So I try to give illustrations about health and so forth. So much so, I think, that to underscore a point I tried to make earlier, that it has been the organized health profession's apparent failure to, as it were, take leadership precisely around those issues that has annoyed the public in many cases; that it seems that the AMA, to take a favor whipping boy of many people, which has actually lost membership in terms of the proportion of the profession who are now members, has simply been not a voice to talk about the larger functions of health in our society over the last 15 years, crucial years for the development of the situation of medicine in today's health care world.
CHAIRMAN PELLEGRINO: Gil.
PROF. MEILAENDER:If I may just briefly follow it up, I'm still not sure I see where this takes us. You know, I don't do sociological studies of what people think, but I don't much care if my doctor makes more money than I do as long as my health gets taken care of, and I think there are rather a lot of people like that; that the problem they discern, they'll be concerned if something goes wrong with their health care, not with some general question about whether the profession of medicine is enriching itself.
So that it's a more specific focus on the quality of care than it is on, you know, being service oriented versus self-interest oriented. I don't think that's what worries people.
CHAIRMAN PELLEGRINO: Rebecca.
PROF. DRESSER: This is not your specific expertise, but it seems to me one of the worries in medicine today is about how industry, pharmaceutical companies and so forth through funding and other economic rewards to physicians and scientists have become part of the education and research missions of biomedicine.
It seems, based on my limited knowledge, to be a different kind of problem at a different scale at least than we've had in the past, but I'm not sure. So I'd be interested in hearing comments about that.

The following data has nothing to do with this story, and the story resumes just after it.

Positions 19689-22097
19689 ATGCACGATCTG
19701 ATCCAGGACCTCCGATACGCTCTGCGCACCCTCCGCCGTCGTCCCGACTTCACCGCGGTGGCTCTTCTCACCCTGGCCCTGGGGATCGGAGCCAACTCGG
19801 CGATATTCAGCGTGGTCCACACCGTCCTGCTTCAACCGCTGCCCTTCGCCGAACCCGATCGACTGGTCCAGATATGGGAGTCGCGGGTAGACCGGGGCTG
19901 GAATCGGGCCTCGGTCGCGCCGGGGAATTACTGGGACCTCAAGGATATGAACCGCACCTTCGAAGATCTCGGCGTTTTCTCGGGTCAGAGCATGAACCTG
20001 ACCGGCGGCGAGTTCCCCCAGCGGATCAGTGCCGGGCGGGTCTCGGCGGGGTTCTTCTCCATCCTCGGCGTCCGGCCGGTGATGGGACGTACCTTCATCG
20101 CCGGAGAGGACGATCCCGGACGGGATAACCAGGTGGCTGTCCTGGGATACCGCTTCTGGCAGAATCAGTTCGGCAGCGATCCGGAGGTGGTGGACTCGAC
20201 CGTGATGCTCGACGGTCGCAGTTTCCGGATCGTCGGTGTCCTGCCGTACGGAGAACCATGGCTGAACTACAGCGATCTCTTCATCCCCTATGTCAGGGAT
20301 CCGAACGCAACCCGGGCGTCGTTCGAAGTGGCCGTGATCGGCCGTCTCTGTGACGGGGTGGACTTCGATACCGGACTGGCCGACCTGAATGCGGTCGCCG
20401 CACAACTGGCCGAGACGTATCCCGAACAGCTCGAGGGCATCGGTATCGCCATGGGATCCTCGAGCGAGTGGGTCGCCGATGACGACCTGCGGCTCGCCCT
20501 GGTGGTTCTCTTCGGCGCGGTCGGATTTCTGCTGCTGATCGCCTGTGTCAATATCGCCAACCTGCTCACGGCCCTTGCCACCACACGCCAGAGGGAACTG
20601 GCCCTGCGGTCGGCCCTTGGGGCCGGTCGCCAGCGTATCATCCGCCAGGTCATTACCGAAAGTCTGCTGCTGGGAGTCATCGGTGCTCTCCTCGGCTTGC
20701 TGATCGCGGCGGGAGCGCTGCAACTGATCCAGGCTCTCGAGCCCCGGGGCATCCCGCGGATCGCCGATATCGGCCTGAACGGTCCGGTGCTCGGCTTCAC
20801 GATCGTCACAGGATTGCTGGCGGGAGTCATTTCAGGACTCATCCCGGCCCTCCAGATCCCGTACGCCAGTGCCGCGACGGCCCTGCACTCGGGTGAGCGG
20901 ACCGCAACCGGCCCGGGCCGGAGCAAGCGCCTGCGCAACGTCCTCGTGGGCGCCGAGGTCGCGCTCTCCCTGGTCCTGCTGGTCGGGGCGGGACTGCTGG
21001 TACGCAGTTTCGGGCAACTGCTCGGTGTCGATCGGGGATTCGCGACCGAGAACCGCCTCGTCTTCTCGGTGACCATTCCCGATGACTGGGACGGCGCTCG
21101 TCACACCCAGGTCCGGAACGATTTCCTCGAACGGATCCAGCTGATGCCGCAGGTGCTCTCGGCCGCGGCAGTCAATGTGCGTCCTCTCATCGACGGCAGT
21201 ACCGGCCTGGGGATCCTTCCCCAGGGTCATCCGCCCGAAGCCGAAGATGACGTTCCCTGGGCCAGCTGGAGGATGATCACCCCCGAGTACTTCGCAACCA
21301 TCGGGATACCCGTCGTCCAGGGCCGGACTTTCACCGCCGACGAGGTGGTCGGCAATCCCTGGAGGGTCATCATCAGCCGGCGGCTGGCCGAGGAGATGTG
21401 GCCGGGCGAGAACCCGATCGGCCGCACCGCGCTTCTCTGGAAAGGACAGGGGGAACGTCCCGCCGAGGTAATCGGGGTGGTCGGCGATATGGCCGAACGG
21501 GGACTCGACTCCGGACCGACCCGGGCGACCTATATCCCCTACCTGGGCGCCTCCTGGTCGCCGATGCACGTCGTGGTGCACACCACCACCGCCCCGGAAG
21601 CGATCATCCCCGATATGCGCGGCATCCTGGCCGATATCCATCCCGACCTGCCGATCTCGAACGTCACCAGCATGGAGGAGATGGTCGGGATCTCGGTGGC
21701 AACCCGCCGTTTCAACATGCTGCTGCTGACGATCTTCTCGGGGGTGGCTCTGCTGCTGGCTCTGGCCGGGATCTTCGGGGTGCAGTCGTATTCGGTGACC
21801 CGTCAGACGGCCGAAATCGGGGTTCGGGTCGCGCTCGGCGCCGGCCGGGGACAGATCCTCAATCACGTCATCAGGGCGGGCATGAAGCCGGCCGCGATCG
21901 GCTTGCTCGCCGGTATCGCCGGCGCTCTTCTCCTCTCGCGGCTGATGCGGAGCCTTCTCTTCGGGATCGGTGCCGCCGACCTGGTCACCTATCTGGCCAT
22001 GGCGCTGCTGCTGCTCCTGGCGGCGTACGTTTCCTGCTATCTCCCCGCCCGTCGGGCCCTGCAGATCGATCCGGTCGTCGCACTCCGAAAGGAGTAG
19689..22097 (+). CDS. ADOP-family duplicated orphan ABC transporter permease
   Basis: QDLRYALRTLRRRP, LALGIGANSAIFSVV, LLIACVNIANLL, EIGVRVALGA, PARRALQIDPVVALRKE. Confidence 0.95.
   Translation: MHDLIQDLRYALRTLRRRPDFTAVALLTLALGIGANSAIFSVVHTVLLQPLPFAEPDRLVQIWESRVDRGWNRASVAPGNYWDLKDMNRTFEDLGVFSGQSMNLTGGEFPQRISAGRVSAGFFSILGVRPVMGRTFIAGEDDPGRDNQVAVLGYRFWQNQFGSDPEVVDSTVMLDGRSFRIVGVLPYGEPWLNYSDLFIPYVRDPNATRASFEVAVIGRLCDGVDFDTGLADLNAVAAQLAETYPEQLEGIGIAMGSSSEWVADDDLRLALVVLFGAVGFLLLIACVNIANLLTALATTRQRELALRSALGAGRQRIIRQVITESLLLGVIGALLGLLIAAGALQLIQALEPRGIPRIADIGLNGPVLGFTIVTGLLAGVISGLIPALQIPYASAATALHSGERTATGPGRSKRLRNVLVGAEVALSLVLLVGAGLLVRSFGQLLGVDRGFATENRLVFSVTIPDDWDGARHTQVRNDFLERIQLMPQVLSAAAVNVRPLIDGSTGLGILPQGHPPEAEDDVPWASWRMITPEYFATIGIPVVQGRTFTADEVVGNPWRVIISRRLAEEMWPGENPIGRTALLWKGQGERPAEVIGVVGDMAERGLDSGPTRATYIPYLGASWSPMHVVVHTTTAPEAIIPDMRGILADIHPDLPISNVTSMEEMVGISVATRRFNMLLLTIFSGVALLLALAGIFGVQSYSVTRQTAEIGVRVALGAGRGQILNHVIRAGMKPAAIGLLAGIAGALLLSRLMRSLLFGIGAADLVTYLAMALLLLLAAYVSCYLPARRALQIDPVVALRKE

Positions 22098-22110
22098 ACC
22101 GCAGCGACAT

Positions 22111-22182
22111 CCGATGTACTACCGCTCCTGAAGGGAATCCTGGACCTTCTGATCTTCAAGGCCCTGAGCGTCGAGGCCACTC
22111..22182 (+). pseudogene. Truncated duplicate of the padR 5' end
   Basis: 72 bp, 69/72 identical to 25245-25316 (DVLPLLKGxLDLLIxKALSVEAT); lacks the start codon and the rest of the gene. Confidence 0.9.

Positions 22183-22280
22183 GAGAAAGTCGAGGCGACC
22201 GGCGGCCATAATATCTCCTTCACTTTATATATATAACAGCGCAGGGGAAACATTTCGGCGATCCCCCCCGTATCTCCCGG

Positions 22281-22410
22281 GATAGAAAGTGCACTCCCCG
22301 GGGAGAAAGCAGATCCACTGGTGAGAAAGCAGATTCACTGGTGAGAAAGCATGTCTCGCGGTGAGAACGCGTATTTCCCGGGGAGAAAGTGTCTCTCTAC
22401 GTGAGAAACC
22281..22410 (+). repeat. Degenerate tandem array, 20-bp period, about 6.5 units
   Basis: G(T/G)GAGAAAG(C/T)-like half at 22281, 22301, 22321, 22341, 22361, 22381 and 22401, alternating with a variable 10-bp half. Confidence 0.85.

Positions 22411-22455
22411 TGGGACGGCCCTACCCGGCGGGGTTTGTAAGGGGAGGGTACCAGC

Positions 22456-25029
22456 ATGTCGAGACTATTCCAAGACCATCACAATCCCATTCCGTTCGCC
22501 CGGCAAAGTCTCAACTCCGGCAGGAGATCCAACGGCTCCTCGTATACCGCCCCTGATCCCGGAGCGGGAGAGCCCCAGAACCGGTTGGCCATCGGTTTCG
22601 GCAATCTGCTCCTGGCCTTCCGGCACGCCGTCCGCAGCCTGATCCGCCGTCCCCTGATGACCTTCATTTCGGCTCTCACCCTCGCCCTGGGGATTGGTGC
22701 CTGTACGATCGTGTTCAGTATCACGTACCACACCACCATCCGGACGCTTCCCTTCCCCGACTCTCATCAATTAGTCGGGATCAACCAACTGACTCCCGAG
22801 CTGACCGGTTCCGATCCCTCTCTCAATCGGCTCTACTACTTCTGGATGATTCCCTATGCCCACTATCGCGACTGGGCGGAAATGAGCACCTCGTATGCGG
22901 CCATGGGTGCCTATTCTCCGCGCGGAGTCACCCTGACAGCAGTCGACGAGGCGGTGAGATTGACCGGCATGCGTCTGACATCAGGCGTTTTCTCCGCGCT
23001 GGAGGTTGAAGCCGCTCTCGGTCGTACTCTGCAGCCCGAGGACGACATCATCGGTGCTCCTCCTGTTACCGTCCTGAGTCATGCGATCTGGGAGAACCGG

But when industry inculcates itself into the training of professionals as well as how professionals carry out their work in research or medicine, is that something of special concern?
DR. SULLIVAN: I think we have an expert witness.
CHAIRMAN PELLEGRINO: We'll have to wait until tomorrow afternoon.
DR. SULLIVAN: I can say one thing. At the Carnegie Foundation my role really is to work with a variety of studies that the foundation has been doing on professional education, including the law and medicine, and that example is very striking. Simply visiting a modern medical school, or for that matter a residency program, one of the most striking things to me was how much of the students and residents' lives were dominated, well, not dominated but let's say were accompanied by lunches and pizzas and all kinds of things provided, very clearly provided by what sometimes is referred to as "Big Pharma," and this is simply a part of the background of contemporary life, which suggests that at least to those corporations, professional education is very important for beginning to instill what they hope will be habits of connecting certain features of professional identity with their products over a lifetime.
CHAIRMAN PELLEGRINO: If there are no other questions from the Council, Dr. Relman, I'll break a rule here if you'll be very, very brief. The rule is that people who are not on the Council don't usually comment on the speaker, but I think because of this morning —